This lack of communion is killing life and not just humankind’s, literally. Humanity toys with reimaging life without mysticism, without spirituality, as it attempts to split itself from its super nature – the restoration of all things and unending relationship with God. If successful, the narrative of all things would be altered defying scripture, tradition, reason and experience.

Practically speaking, it seems to me that the canon of scripture would be vastly compromised. Imagine a Bible without Wisdom literature and rewritten books from the Minor and Major Prophets, if a prophetic tradition at all. The Gospel of John and Revelation would not exist along with, possibly, a few others. At risk would be the relationship among creature and Creator. God’s outpouring, self-emptying, full disclosure of self invites one to reach beyond human presumptions to empty self and orient to God. Human history and its narrative indicate that self-emptying includes pain, as in the examples of Job and Jesus Christ. But, as McIntosh concludes, “the finite gift of self ultimately discloses what is irreversible in the resurrection and ascension of Jesus Christ.”[42] Ultimate reality has come and will come. It, fortunately, is a reality that cannot be unwritten.

© 2016 by Douglas A. Beck


[1] Bernard McGinn. The Foundations of Mysticism. (New York: The Crossroad Publishing

Company, 1991). 266.

[2] Ibid, xvii.

[3] Ibid, 271.

[4] Evelyn Underhill. Mysticism: A Study in the Nature and Development of Spiritual

Consciousness. (Mineola: Dover Publications, 2002). 12.

[5] Ibid, 81.

[6] Mark A. McIntosh. Mystical Theology. (Oxford: Blackwell Publishing, 1998). 30.

[7] This concept brings to mind II Peter 1:3, NRSV: “His divine power has given us everything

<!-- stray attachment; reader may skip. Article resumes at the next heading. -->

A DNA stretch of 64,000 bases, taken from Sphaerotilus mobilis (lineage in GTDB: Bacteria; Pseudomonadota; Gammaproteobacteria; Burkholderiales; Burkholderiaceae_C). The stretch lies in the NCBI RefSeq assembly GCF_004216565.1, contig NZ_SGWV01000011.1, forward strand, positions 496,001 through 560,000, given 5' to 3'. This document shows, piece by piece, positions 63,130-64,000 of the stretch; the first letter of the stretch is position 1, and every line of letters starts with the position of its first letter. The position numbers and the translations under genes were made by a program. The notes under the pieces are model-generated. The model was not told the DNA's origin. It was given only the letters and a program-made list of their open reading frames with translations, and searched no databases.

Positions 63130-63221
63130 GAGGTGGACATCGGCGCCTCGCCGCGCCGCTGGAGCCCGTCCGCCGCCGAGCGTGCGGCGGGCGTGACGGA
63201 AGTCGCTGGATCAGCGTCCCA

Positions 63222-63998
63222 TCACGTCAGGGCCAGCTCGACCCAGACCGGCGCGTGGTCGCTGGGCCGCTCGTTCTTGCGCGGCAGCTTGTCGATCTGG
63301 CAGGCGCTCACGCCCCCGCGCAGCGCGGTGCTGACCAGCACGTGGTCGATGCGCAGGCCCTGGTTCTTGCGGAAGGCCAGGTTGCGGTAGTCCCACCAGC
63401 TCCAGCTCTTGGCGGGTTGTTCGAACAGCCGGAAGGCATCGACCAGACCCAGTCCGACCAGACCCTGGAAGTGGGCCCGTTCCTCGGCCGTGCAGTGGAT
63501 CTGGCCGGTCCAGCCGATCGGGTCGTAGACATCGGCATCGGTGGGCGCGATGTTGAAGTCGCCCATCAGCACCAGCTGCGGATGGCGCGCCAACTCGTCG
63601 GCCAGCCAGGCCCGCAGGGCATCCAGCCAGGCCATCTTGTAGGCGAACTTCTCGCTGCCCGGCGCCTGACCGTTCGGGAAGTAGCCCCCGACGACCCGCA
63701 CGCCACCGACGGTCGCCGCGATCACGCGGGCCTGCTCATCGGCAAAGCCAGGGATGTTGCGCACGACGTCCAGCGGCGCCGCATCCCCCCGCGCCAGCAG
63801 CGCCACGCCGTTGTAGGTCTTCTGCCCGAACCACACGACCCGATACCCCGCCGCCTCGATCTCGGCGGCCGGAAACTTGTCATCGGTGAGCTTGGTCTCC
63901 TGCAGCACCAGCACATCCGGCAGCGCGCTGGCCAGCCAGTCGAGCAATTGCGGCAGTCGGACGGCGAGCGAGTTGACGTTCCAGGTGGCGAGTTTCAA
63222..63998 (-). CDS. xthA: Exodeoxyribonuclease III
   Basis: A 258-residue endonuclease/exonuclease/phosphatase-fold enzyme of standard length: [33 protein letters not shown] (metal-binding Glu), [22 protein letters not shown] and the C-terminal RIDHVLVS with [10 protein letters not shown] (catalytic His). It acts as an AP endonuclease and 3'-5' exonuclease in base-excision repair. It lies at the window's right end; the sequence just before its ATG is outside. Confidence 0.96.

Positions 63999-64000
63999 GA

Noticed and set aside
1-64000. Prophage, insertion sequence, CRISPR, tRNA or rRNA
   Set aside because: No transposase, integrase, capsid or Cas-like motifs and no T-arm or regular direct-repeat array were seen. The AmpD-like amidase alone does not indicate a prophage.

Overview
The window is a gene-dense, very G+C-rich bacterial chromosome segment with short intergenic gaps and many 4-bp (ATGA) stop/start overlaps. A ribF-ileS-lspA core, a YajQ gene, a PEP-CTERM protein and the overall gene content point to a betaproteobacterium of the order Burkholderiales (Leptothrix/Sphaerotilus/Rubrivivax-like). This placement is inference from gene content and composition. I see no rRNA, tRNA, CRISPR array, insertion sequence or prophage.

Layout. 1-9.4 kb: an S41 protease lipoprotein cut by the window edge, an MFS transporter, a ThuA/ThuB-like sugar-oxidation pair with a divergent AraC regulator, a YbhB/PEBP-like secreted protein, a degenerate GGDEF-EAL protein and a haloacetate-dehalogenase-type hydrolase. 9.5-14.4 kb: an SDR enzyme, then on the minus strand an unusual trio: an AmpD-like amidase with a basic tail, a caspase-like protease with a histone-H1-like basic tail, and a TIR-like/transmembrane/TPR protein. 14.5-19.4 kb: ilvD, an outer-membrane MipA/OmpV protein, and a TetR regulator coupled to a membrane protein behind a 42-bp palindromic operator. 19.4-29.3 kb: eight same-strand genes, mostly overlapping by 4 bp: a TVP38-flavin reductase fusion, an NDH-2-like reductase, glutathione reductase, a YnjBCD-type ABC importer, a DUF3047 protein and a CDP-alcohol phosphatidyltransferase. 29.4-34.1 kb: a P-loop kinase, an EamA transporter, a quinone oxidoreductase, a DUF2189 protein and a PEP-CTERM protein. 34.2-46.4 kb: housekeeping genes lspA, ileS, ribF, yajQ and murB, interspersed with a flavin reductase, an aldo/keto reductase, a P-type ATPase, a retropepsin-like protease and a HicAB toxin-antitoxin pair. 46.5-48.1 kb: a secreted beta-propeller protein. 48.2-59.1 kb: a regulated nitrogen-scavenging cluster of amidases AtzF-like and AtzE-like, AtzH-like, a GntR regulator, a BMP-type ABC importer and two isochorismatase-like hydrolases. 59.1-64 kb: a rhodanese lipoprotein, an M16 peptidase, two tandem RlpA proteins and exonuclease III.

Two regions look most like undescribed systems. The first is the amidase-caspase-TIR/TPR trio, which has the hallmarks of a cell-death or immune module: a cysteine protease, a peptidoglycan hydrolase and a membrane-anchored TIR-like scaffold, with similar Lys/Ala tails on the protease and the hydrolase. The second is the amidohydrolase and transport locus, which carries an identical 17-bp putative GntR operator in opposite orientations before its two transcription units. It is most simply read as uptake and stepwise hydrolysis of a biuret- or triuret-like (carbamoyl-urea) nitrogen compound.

needed for life and godliness, through the knowledge of him who called us by his own glory and goodness.”

[8] McIntosh. 41.

[9] John R. Tyson, ed. Invitation to Christian Spirituality. (New York: Oxford University Press, 1999). 129.

[10] Ibid, 27.

[11] Ibid, 22.

[12] Ibid, 22.

[13] “Pew Research Center Fact Tank: News in the Numbers,” If the U.S. had 100 people: Charting Americans’ religious beliefs and practices, Pew Research Center, accessed December 3, 2016, http://www.pewresearch.org/fact-tank/2016/12/01/if-the-u-s-had-100-people-charting-americans-religious-beliefs-and-practices/

[14] For more on The Church’s One Foundation, Colenso, Gray and Stone see


[15] Alister E. McGrath. Christian Theology: An Introduction. (Oxford: Wiley-Blackwell, 2011).400-401.

[16] excerpted from Mark 4:11, NRSV

[17] Colossians 1:26, NRSV

[18] McIntosh. 41.

[19] McGinn. 275. This is McGinn’s summary of common early twentieth century Anglican

thought espoused by William Ralph Inge, Evelyn Underhill and Kenneth Escot Kirk.

[20] The Book of Alternative Services. (Toronto: Anglican Church Centre, 1985). 245.

[21] McGinn. 273. Here McGinn is reflecting on the thoughts of Inge.

[22] See Philippians 4:7

[23] Tyson. 416.

[24] Mark A. McIntosh. Divine Teaching. (Oxford: Blackwell Publishing, 2008). 65.

[25] Ibid, xvii.

[26] See Genesis 1-3.

[27] William McNamara. Christian Mysticism. (New York: Continuum, 1995). 31-32.

[28] See Ephesians 4:17-24

[29] Colossians 3:1-5a

[30] John 1:1-5, 9 – 14, NRSV

[31] Mark A. McIntosh. Mystical Theology, 42.

[32] McGinn. 273.

[33] Ibid, 276.

[34] Lewis Ayers. Augustine and the Trinity. (Cambridge: Cambridge University Press, 2010).  147-149.

[35] John 4:24, NRSV

[36] McIntosh. 34.

[37] Tyson. 414 – 416.

[38] Br. Lawrence. The Practice of the Presence of God. (Grand Rapids: Spire Books, 2004). 68.

[39] Julian of Norwich. Julian of Norwich – Showings. (Mahwah: Paulist Press, 1978). 342-343

[40] Ibid. 285.

[41] Tyson. 414-416.

[42] McIntosh. 239.


Ayers, Lewis. Augustine and the Trinity. Cambridge: Cambridge University Press, 2010.

Book of Alternative Services, The. Toronto: Anglican Church Centre, 1985.

Br. Lawrence. The Practice of the Presence of God. Grand Rapids: Spire Books, 2004.

Julian of Norwich. Julian of Norwich – Showings. Mahwah: Paulist Press, 1978.

McGrath, Alister E. Christian Theology: An Introduction. Oxford: Wiley-Blackwell, 2011.

McGinn, Bernard. The Foundations of Mysticism. New York: The Crossroad Publishing                            Company, 1991.

McIntosh, Mark A. Divine Teaching. Oxford: Blackwell Publishing, 2008.

McIntosh, Mark A. Mystical Theology. Oxford: Blackwell Publishing, 1998.

McNamara, William. Christian Mysticism. New York: Continuum, 1995.

Tyson, John R., ed. Invitation to Christian Spirituality: An Ecumenical Anthology. New York: Oxford University Press, 1999.

Underhill, Evelyn. Mysticism: A Study in the Nature and Development of Spiritual            Consciousness. Mineola: Dover Publications, 2002.